It has been challenging as a young person, to position myself as an expert- and to communicate my knowledge in a way that supports my business. I have to make sure that I accomplish my goals first, then teach others. I think the most difficult part about being a young entrepreneur is executing on your ideas in a way that is beneficial to an actual market. Sometimes we don’t have as much insider industry experience to guide our ideas but as an entrepreneur you have to be committed to figuring out what works and pivot if you need to.
The benefit of an online business is that you don’t have to spend hundreds of thousands of dollars to open a store to then figure out if your products will sell. Many of the best online marketing tools are free.
Q: Once again, great news we can use as “practical dreamers” what are some other words of wisdom and resources that you use in your work?
A: Two pieces of advice would be to seriously consider not just “being your own boss,” but really research the business model that you want to build your company around and actually get to know your market. You can write an entire business plan based on your own assumptions without ever talking to an actual customer. Many times in business plan competitions they will ask, “Have you actually asked anyone if they would pay you for this?” You may think you have a million dollar idea in a billion dollar market, but if you fail to reach out and touch anyone, you don’t have a business.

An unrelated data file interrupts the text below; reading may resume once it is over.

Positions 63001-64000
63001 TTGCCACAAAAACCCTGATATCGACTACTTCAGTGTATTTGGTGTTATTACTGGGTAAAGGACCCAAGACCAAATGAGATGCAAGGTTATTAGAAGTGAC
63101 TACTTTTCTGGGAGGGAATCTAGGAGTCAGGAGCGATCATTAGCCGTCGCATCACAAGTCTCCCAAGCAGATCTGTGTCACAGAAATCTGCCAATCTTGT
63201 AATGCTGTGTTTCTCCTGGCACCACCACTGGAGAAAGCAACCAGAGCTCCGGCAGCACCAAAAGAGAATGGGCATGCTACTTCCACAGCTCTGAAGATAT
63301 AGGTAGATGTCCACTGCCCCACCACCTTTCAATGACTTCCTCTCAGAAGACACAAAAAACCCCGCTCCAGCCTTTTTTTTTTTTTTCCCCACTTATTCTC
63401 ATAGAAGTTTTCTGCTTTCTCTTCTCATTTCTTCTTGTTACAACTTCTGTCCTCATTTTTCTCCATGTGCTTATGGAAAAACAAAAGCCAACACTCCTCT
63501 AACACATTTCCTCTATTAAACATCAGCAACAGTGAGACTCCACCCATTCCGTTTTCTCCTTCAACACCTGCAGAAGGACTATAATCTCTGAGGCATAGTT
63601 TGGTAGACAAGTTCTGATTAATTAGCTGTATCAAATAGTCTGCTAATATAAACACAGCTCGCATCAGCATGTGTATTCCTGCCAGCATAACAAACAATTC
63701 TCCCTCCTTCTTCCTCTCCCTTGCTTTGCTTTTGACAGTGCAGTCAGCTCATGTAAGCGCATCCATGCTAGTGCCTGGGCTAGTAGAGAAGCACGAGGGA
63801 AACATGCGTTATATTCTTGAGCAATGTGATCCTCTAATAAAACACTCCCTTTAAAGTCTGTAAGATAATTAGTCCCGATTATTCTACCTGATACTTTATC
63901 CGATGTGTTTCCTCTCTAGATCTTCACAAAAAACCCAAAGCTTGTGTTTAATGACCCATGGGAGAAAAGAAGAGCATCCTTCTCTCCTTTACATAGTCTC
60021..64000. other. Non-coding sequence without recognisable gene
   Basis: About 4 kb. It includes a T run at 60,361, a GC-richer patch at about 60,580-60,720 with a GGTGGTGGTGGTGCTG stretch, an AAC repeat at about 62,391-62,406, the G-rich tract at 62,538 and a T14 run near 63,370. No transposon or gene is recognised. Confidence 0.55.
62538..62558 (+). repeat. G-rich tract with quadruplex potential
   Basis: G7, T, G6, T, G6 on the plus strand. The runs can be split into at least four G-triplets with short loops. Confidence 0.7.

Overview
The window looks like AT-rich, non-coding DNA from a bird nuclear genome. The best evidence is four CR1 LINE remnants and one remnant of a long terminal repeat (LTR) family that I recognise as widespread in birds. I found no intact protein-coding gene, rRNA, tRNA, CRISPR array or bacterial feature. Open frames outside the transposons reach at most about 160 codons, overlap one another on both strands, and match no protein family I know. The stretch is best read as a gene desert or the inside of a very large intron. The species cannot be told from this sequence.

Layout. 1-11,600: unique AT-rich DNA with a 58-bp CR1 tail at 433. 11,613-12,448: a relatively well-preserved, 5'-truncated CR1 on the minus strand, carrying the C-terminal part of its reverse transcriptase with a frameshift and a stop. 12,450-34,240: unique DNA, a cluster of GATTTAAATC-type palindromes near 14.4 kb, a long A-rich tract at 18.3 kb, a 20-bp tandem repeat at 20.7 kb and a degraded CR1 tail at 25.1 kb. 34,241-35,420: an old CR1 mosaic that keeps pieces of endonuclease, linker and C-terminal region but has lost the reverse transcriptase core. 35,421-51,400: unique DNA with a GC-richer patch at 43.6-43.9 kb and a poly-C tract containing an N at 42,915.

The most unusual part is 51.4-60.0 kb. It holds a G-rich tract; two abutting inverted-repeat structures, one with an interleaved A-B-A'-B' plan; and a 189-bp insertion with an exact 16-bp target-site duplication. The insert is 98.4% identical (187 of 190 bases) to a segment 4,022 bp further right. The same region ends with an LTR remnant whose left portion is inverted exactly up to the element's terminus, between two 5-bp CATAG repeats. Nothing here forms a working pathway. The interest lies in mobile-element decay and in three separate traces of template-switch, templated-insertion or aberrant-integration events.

In addition, having an active blog is definitely a way to gain exposure and position yourself as a thought leader, however – consistency is key and it is easy to get burned out on a daily posting schedule that you can’t keep up with. I see blogging as a tool, and it can generate strong leads for your business; but sometimes bloggers who write without business goals have trouble monetizing their site. The Arienne blog will be launching later this year to specifically coincide with opening the site up to new members. It is important that your analytics look at what is driving traffic to your blog and which “calls-to-action” are most effective.
Obviously, I’m a big supporter of online business models: digital products, subscriptions, and anything that is scalable and gives you the freedom to travel or work from anywhere- but most importantly, do your research!
Q: I’ve definitely found research and social media to be key for TWIYO as well! What are your go to resources and do you have any final words of advice for the “practical dreamers” reading this?
A: Three resources I refer to constantly are the Hubspot blog, Copyblogger, and The Next Web. I also read HBR.org and the American Express OPEN Forum frequently. I wouldn’t recommend leaving your existing job without savings and a clear plan of what you are going to accomplish. If I had to sum up the more important things I would say planning, research and knowing your target audience are essential to making entrepreneurship happen!
Interested?! For more information about Arienne (pronounced “R-E-N”) visit www.Arienneonline.com, email email@example.com and follow @Arienneonline. To learn more about Georgianna Pinto visit www.georgiannapinto.com.
Anne is currently serving a year in Americorps’ Volunteer in Service to America (VISTA) program as a Communications/Development Associate at Urban Dove. She is also the Founder and Executive Director of her own youth development nonprofit – The World is Your Oyster launching this fall. Read all of Anne’s post on YNPN-NYC.